The irritation set up by the hatching egg and its resulting larva appears to be the stimulus to development, and net a poison or enzyme injected by the insect.
A full-grown larva digs a pit about 2 in.
The beetles are fierce Antenna of Larva of Gyrinus.
The larva pierces the vessels of the plant with sharp processes at the hinder end of its body.
The carabid larva is an active well-armoured grub with the legs and cerci variable in length.
Extremes we find various transitional forms: an active larva, as described above, but with four-segmented, single-clawed legs, as among the rove-beetles and their allies; the body well armoured, but slender and worm-like, with very short legs as in wireworms and mealworms (figs.
Larva, or mealworm.
The most striking feature in the development of beetles is the great diversity noticeable in the outward form of the larva in different families.
The female is viviparous, and the young, which, unlike the parent, are provided with a long tail, live free in water; it was formerly believed from the frequency with which the legs and feet were attacked by this parasite that the embryo entered the skin directly from the water, but it has been shown by Fedschenko, and confirmed by Manson, Leiper and others, that the larva bores its way into the body of a Cyclops and there undergoes further development.
When the latter is reached and the pit completed, the larva settles down at the bottom, buried in the soil with only the jaws projecting above the surface.
A, Beetle; b, head of beetle with feelers and palps; c, larva; d, pupa.
The larva has no breathing-tube, and floats horizontally at the surface, except when feeding; it does not frequent sewage or foul water.
A, Female; b, female after loss of wings; c, male; d, worker; e, larva; g, pupa (magnified four times); f, head of larva more highly magnified.
- A, Side view of the larva of Lopadorhynchus (from Kleinenberg), showing the developing trunk region.
B, Side view of the trochophore larva of Eupomatus uncinatus (from Hatschek).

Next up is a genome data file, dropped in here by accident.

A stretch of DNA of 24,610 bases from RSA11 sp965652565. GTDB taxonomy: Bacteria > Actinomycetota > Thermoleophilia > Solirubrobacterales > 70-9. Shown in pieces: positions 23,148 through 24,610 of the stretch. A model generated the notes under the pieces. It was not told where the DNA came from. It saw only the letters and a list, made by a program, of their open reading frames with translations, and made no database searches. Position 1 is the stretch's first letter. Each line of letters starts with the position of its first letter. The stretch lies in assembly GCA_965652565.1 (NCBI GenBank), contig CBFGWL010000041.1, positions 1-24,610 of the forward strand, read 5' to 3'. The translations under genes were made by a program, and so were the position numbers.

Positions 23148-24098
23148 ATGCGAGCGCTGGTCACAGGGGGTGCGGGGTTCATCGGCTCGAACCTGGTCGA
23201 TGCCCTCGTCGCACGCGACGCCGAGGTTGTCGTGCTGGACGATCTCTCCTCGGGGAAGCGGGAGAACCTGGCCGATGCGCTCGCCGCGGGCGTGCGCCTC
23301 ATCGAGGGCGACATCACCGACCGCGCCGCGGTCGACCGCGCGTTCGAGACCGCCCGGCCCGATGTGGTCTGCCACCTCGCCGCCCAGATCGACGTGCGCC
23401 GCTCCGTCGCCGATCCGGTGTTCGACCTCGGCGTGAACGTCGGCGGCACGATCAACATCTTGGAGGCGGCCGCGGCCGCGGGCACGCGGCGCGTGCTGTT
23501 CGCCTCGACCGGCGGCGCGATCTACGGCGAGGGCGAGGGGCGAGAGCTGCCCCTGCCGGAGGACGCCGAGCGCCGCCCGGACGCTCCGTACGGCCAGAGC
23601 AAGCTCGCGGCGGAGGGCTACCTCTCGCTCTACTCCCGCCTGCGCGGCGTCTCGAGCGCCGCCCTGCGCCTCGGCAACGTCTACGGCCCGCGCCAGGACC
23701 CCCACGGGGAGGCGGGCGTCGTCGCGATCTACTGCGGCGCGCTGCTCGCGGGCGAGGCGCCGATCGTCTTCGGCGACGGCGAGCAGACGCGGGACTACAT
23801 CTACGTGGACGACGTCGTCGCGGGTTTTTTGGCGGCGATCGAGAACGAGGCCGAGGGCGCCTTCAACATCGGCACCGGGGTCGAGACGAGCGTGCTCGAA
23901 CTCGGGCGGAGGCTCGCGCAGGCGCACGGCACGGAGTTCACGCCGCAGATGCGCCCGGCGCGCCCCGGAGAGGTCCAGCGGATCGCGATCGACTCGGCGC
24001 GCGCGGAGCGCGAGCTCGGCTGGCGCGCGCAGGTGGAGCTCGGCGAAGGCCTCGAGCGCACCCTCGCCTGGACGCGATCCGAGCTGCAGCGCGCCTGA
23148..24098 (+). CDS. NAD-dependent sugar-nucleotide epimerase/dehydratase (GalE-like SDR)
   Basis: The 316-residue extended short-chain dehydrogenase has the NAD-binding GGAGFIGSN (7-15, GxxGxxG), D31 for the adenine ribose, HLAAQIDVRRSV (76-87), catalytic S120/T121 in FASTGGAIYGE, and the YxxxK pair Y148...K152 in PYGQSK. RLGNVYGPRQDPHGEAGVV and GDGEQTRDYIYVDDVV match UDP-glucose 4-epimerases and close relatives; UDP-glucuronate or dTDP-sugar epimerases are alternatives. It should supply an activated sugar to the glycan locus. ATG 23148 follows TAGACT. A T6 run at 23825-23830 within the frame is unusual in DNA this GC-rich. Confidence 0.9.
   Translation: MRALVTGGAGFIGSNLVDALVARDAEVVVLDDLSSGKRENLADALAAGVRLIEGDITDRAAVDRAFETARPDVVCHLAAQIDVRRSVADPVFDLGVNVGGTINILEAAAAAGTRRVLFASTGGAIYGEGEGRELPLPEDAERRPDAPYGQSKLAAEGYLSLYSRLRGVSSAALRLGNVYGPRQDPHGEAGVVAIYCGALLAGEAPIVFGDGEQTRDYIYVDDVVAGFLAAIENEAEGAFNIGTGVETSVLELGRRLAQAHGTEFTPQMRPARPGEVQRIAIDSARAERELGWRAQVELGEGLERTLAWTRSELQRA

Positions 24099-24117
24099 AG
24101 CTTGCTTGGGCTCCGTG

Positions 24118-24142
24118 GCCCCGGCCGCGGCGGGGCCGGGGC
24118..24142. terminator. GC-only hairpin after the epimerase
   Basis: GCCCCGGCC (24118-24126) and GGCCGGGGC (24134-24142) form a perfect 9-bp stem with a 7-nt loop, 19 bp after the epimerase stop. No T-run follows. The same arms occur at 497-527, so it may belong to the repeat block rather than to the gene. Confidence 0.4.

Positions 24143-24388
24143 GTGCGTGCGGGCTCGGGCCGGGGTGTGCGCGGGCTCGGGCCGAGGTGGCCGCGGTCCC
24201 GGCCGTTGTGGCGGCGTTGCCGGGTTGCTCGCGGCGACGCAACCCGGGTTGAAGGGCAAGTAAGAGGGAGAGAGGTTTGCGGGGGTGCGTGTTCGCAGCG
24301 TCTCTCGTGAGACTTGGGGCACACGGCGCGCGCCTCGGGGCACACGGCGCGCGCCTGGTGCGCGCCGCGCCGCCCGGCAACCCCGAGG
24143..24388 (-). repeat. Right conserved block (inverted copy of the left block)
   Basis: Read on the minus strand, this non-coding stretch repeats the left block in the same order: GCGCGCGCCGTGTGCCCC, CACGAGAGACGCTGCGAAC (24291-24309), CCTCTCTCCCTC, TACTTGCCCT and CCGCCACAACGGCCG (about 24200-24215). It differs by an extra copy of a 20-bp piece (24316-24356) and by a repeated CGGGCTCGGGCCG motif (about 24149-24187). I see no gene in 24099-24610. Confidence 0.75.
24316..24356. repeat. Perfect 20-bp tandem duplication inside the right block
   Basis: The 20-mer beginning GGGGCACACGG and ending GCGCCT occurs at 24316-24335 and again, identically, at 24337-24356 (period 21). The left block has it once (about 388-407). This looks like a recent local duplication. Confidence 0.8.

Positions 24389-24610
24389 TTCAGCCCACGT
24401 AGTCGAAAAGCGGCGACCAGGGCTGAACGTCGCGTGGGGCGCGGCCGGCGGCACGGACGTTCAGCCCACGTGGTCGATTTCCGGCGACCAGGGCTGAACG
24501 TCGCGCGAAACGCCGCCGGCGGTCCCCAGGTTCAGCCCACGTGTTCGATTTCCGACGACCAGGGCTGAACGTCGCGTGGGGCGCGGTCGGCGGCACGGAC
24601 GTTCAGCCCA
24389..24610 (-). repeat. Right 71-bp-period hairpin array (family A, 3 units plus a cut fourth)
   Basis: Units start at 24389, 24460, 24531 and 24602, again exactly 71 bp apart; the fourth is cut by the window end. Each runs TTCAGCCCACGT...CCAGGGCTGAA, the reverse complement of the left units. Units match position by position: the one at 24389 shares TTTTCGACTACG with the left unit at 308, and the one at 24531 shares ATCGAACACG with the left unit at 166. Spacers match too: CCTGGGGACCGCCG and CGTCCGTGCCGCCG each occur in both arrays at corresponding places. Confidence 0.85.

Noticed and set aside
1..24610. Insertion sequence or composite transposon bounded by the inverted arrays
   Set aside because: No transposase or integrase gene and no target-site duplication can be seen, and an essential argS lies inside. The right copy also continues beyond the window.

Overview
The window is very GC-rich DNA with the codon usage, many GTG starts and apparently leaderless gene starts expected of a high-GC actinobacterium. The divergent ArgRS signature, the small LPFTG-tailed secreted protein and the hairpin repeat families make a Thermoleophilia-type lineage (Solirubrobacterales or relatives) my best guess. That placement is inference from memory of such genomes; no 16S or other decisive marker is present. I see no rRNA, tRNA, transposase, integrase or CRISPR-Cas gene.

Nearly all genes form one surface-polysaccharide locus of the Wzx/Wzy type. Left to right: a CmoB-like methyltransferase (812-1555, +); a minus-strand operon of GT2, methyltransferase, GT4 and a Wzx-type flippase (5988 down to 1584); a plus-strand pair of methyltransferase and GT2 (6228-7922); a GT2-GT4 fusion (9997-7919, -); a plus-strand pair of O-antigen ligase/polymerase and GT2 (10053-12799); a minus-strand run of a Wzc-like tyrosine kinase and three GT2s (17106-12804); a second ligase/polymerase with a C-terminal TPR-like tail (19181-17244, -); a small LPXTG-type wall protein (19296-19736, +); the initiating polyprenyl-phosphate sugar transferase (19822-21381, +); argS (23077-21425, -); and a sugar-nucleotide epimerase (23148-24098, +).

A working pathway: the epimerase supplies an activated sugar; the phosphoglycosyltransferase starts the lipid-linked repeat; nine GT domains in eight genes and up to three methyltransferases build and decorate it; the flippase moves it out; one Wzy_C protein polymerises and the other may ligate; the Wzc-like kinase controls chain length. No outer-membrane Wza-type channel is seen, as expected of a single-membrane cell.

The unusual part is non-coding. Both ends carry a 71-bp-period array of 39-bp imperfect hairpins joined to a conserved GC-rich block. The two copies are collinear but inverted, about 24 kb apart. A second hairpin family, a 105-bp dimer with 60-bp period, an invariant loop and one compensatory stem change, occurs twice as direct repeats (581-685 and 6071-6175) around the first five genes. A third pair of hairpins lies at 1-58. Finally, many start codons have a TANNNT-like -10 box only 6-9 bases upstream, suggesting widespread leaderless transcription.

The chief modifications of this form are seen in the Mitraria larva of Ammochares with only the preoral band, which is much folded and which has provisional and long setae; the a.trochous larva, where the covering of cilia is uniform and not split into bands; and the polytrochous larva where there are several bands surrounding the body.
One species, the slugworm (Eriocampa liynacina), is common to Europe and America; the larva is a curious slug-like creature, found on the upper surface of the leaves of the pear and cherry, which secretes a slimy coating from its skin.
A, Male scale insect; B, female; C, larva; D, female scale; E, male scale.
He referred also to the nautiloid shell of the larva falling to one side.
2, C): the larva therefore resembles Nautilus in the relations of body and shell.
The pallial cavity, with its organs, is by this torsion moved up the right side of the larva to the dorsal surface, and thus the left organs become right and vice versa.
In those Euthyneura in which the shell is entirely absent in the adult, it is, except in the three genera Cenia, Runcina and Vaginula, developed in the larva and then falls off.
The worm inhabits the lung of the frog and toad, and is hermaphrodite (Schneider) or parthenogenetic (Leuckart); the embryos hatched from the eggs find their way through the lungs into the alimentary canal and thence to the exterior; in a few days they develop into a sexual larva, called a Rhabditiform larva, in which the sexes are distinct; the eggs remain within the uterus, and the young when hatched break through its walls and live free in the perivisceral cavity of the mother, devouring the organs of the body until only the outer cuticle is left; this eventually breaks and sets free the young, which are without teeth, and have therefore lost the typical Rhabditis form.
The reproductive organs do not begin to appear until the larva has twice cast its skin.
If the embryo is set free as a free-swimming, so-called planula-larva, in the blastula, parenchymula, or gastrula stage, then a free actinula stage is not found; if, on the other hand, a free actinula occurs, then there is no free planula stage.